From start to finish, I felt like this script was a clever mix between The Good Wife & Scandal, with a hint of Homeland since she’s doing the same job as Carrie Mathison. So, yeah, clever. But it doesn’t change the fact that you’re always under the impression that you’ve already seen it before. It makes it very much predictable. Like this scene when the press is outside her home after the scandal broke. So cliché. Unavoidable, maybe. Or the one when the scandal breaks for instance: she’s right in the middle of a school fundraiser with the other moms. Or the daughter who’s harassed at school and called names because of her mother. But honestly, the most worrying part here is not the comparisons drawn with The Good Wife and Homeland. It’s the one with Scandal. The show is just about to end and it won’t leave on a good note since it’s stupid for ages now. I’m very much afraid Mrs Otis Regrets falls into the same traps. I don’t want Hezel to become as annoying and murderous as Olivia Pope. I don’t want a tiring and never-ending love triangle between Hezel, her husband and NSA’s General Moses Fallon, who’s a lot like President Grant. Been there, done that! Coincidentally, it’s also produced by Judy Smith, like Scandal, which was based on her own life! And with an Empire producer/showrunner on the team, I wouldn’t want the show to become too soapy either. I do love soaps but when they take place at the FBI -look at Quantico!- they can quickly turn into a mess.

Even though Mrs Otis Regrets have a few problems, mostly a bit predictable and déjà vu premise, it definitely has potential for the long haul and it’s a great vehicle for Katie Holmes. At some point, one character says: “The timing is all wrong. All anyone cares about right now is the sexual assault stuff.” And that’s my main concern here: is the show’s timing wrong? I’d say its timing is perfect as long as they play their cards right: it has A LOT to say about sexism in the work place, about the glass-ceiling, about being in the public eye and how much the perception is different if you’re a man or a woman, and I hope they won’t shy away from all of this, that they will embrace it and make it an important show in the process. Women deserve this.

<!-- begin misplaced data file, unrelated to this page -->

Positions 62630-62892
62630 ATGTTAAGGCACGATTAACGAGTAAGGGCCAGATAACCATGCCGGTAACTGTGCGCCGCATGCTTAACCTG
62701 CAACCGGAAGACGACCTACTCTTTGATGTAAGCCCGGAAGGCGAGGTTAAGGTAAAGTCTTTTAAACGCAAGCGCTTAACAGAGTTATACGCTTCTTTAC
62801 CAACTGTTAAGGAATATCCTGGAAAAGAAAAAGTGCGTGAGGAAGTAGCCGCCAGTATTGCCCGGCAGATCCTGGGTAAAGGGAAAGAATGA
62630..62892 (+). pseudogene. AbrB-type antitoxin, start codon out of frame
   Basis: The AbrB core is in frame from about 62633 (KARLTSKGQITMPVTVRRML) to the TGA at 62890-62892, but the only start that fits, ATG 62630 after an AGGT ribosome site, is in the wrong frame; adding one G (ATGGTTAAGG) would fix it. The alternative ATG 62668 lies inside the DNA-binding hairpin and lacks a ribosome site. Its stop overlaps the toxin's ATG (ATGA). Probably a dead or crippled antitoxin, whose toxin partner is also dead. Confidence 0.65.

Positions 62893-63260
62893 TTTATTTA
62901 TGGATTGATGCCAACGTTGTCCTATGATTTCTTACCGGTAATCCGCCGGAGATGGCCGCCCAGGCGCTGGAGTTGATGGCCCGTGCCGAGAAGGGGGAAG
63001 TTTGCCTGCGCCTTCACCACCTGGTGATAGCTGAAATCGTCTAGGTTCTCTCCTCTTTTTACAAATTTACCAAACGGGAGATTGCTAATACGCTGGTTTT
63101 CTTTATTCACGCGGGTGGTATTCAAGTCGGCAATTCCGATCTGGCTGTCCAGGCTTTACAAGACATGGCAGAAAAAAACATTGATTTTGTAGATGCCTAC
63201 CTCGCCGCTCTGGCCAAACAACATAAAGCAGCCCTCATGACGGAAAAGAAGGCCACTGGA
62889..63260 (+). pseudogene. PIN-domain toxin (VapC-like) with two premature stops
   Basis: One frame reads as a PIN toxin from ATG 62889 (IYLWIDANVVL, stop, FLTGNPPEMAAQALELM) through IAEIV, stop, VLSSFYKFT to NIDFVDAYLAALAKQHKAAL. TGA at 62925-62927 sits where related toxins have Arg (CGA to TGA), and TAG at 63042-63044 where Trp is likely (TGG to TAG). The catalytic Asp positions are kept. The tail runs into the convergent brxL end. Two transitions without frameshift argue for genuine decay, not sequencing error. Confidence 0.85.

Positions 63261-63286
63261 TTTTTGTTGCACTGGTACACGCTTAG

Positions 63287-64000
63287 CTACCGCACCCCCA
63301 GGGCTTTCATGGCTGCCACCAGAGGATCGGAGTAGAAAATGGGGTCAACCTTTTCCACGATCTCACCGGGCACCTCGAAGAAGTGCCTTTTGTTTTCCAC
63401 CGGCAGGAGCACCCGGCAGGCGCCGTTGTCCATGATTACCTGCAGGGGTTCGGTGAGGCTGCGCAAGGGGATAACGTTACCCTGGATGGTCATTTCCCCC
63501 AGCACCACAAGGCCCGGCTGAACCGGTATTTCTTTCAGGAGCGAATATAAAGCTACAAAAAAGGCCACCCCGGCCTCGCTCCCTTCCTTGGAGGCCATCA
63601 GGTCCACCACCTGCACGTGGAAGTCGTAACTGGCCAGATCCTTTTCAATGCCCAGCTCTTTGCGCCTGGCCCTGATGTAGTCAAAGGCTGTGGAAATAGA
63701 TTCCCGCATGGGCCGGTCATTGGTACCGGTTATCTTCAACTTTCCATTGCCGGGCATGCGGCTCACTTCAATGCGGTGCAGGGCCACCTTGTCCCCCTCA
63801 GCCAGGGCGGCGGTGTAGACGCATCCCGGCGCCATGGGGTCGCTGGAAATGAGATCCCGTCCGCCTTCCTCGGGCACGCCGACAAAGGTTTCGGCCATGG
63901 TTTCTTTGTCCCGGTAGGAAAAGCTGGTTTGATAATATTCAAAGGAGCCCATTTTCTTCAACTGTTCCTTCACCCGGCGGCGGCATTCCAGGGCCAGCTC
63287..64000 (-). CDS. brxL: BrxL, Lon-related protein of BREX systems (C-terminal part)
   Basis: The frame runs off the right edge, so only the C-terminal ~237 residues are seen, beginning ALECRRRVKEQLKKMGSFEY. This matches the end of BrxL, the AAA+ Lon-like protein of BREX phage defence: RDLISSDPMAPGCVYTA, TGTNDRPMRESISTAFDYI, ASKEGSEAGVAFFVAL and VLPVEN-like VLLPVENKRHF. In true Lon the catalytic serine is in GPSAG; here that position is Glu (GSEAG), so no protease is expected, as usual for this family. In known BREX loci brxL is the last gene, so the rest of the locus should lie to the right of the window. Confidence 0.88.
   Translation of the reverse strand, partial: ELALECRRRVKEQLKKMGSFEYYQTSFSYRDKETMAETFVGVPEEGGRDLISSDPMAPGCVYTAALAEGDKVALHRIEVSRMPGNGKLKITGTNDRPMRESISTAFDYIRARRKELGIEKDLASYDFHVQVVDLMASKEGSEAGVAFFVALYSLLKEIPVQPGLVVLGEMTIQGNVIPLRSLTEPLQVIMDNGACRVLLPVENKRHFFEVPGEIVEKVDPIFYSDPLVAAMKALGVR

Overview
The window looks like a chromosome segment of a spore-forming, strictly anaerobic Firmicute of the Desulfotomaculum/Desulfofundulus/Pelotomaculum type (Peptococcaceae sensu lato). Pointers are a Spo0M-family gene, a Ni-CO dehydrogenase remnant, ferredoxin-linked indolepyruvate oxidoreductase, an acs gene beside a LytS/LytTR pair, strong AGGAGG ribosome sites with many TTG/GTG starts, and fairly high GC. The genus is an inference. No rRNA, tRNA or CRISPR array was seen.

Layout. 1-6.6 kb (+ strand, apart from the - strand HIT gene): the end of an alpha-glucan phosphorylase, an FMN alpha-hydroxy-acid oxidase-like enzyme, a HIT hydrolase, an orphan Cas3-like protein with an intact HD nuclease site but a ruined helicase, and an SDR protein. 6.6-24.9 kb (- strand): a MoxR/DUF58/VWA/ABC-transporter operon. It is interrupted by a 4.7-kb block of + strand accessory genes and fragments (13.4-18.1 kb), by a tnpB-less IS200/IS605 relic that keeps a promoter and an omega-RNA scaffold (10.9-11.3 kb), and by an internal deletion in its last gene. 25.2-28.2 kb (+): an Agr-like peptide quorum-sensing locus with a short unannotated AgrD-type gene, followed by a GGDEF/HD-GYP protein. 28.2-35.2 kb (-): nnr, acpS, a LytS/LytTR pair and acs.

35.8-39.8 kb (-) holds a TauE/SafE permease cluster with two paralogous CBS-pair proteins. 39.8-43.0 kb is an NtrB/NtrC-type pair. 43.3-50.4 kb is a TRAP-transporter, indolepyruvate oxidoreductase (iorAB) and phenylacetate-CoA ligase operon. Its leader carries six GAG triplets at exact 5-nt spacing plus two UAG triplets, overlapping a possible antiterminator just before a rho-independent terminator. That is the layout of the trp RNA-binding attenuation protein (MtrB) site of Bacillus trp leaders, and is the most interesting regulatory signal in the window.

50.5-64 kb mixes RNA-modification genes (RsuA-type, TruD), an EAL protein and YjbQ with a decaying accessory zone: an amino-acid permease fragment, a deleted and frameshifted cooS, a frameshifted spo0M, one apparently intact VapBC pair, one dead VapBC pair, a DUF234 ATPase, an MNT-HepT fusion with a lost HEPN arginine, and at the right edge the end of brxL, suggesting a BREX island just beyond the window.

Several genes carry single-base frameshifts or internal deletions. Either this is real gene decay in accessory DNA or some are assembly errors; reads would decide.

In Between Lives (NBC) pilot preview: In Between Naps

Written and executive produced by Moira Kirland (Medium, Dark Angel, Castle, Madam Secretary). Also produced by David Heyman (Fantastic Beats, Harry Potter, Gravity, Paddington) & Nancy Cotton (Young Americans, Complete Savages). Directed by Charlotte Sieling (The Killing, Bron, Borgen). For NBC, Universal Television, NBCUniversal International Studios  & Heyman Television. 61 pages. Third Network Draft. 12/21/2017.

Description: Cassie Gallagher, a mysterious young woman, reluctantly uses her gift of clairvoyance to help a veteran LAPD detective and a damaged ex-FBI outsider solve the most unnerving and challenging cases the city encounters. This eerie ability also opens the door for her to see and talk to the dead, who are seeking help for unresolved problems, whether she likes it or not…

With Harriet Dyer (Love Child, No Activity), Yusuf Gatewood (The Originals)…


You’ll like it if you already like: Medium, Ghost Whisperer, Unforgettable…

Likely timeslot: Dumping ground friday, midseason sunday…


I almost didn’t write this preview for two main reasons. First, nobody cares about this project. I’m wasting my time, you’re wasting yours by reading what I have to say about it (thanks anyway! Keep reading now you’re there!) and everybody involved in this, from NBC to the actors, are kinda wasting their time too. But at least they’re getting paid! Second, do I really have anything to say about it? I mean, the logline is quite telling. Also, it’s announced as a “clairvoyance crime drama”. Not sexy or promising. And sadly, there’s no hidden treasure between those lines. In Between Lives is a lazy project that looks exactly as it sounds: BO-RING. It will probably be watchable and NBC might feel like there’s an audience for it but nowadays, when you make a procedural, you need a hook. A hook that’s new. And if In Between lives has one -which is debatable- it is NOT new.